The literal translation of Al-Khazneh is ‘treasure.’ There could never be a more fitting name. Just like the Holy Trench, this temple is also curved into sandstone mountains. It was likely built around the 1st AD. Many believed the monastery contained treasures; hence, the name.
On the other hand, many believe that this is the mausoleum of the Nabatean King Aretas IV. Others think a Pharaoh hid their treasure here before going after Moses. None of the theories had been confirmed. Still, tourists flock around this temple to witness ancient architecture.
Red Fort, India
Any trip to India is incomplete without visiting the legendary Red Fort. We know emperor Shah Jahan mostly for the Taj Mahal, the mausoleum he built for his wife. However, he also built the Red Fort, which became the home to all Mughal emperors.
It is the perfect place to go if you want to learn about the Mughal Dynasty. The fort had many sections that were used for various purposes. Sadly, it was looted when Nadir Shah laid a siege. Many treasures, such as the ornate throne, were stolen.
Winter Palace, Russia
Those who learned the history of the Russian Revolution will probably recognize this palace. It was, after all, home to the autocratic Tsars who ruled Russia for many years. Their heightened luxury, in contrast to the suffering of others, kick-started the revolution.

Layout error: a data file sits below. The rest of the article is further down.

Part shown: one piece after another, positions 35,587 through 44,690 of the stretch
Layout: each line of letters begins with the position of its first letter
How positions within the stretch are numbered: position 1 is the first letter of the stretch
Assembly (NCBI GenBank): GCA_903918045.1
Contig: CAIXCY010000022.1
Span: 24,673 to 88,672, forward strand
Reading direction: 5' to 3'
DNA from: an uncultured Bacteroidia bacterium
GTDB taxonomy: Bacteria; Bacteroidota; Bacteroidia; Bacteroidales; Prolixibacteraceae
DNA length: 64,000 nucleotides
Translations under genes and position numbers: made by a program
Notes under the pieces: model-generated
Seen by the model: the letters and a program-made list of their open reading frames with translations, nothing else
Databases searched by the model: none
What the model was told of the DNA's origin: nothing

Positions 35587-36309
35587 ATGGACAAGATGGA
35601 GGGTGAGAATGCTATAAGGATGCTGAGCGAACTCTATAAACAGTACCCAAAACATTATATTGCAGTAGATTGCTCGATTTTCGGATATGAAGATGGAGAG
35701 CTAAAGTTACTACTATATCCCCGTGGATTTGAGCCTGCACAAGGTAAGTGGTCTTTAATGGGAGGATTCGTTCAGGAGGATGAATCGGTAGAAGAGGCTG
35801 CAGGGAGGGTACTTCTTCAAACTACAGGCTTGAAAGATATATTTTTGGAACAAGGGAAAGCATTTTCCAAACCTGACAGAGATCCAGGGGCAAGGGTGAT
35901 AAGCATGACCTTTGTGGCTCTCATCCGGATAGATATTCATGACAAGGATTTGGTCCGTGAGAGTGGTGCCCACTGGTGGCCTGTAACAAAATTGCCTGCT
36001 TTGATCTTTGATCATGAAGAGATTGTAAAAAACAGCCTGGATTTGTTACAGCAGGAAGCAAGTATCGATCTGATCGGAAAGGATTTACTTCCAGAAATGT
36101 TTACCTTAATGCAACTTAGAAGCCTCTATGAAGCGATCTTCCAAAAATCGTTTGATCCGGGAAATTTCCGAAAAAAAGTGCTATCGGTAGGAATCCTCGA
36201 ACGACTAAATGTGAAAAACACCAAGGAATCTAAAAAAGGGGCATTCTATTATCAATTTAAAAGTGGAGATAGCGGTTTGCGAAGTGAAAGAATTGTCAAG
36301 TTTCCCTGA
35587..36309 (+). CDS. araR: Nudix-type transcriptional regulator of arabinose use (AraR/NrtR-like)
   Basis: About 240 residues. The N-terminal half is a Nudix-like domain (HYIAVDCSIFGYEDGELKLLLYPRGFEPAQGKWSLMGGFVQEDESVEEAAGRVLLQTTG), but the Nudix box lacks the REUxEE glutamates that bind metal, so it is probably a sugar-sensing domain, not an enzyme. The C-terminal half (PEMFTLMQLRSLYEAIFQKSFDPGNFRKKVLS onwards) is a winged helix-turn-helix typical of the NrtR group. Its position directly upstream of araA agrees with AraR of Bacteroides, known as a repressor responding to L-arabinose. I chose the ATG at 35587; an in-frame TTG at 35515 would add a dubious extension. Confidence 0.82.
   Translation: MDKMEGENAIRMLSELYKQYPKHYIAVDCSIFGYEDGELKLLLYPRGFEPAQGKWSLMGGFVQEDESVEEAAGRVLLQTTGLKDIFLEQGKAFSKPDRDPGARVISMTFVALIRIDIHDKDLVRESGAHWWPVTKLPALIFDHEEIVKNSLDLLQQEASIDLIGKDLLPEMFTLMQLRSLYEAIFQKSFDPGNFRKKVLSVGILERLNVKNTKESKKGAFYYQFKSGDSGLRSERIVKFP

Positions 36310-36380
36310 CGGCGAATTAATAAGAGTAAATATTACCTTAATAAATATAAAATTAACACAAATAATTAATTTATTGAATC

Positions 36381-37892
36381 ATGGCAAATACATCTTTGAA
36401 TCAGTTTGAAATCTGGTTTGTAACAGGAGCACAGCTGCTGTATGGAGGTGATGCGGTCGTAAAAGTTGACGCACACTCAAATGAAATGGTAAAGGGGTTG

The Winter palace was quite literally the face of luxury in Russia. After the monarchy was abolished and the House of Romanov had fallen, the palace was used as the parliament. Currently, it is used as a museum for tourists. You can see items that were used by the royals there.
Palace of Versailles, France
Many monarchs have walked the face of the earth and built numerous forts and palaces. However, none will ever be as beautiful as the Palace of Versailles. Every inch of this structure screams luxury and wealth. This palace is also at the forefront of the field of Baroque-style interior designs.
This magnificent structure was built by King Louis XIV. The palace was the home of kings till the infamous French revolution happened. After the monarchy was abolished, it was used by the first consul, Napoleon Bonaparte. Currently, the palace is a museum for tourists.